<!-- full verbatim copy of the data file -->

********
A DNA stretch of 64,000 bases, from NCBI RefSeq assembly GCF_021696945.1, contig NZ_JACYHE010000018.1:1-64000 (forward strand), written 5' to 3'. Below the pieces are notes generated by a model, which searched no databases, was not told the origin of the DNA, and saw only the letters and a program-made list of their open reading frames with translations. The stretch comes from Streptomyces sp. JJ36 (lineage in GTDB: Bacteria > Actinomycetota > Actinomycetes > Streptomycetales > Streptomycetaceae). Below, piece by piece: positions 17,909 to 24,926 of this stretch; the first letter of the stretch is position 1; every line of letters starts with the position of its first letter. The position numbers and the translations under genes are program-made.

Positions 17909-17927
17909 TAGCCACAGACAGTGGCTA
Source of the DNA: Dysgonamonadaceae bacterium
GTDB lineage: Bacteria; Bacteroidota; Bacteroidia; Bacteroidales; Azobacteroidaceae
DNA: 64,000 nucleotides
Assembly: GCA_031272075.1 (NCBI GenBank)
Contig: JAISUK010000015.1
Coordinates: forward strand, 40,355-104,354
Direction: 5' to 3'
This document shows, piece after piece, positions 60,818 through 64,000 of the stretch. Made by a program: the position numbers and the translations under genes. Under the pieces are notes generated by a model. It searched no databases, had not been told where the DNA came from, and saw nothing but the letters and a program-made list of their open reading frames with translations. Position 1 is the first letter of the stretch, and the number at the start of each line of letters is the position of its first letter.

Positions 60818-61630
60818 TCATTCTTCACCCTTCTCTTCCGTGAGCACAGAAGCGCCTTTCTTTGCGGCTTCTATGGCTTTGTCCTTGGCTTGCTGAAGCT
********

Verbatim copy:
A DNA stretch of 64,000 bases, from NCBI RefSeq assembly GCF_021696945.1, contig NZ_JACYHE010000018.1:1-64000 (forward strand), written 5' to 3'. Below the pieces are notes generated by a model, which searched no databases, was not told the origin of the DNA, and saw only the letters and a program-made list of their open reading frames with translations. The stretch comes from Streptomyces sp. JJ36 (lineage in GTDB: Bacteria > Actinomycetota > Actinomycetes > Streptomycetales > Streptomycetaceae). Below, piece by piece: positions 17,909 to 24,926 of this stretch; the first letter of the stretch is position 1; every line of letters starts with the position of its first letter. The position numbers and the translations under genes are program-made.

Positions 17909-17927
17909 TAGCCACAGACAGTGGCTA
Source of the DNA: Dysgonamonadaceae bacterium
GTDB lineage: Bacteria; Bacteroidota; Bacteroidia; Bacteroidales; Azobacteroidaceae
DNA: 64,000 nucleotides
Assembly: GCA_031272075.1 (NCBI GenBank)
Contig: JAISUK010000015.1
Coordinates: forward strand, 40,355-104,354
Direction: 5' to 3'
This document shows, piece after piece, positions 60,818 through 64,000 of the stretch. Made by a program: the position numbers and the translations under genes. Under the pieces are notes generated by a model. It searched no databases, had not been told where the DNA came from, and saw nothing but the letters and a program-made list of their open reading frames with translations. Position 1 is the first letter of the stretch, and the number at the start of each line of letters is the position of its first letter.

Positions 60818-61630
60818 TCATTCTTCACCCTTCTCTTCCGTGAGCACAGAAGCGCCTTTCTTTGCGGCTTCTATGGCTTTGTCCTTGGCTTGCTGAAGCT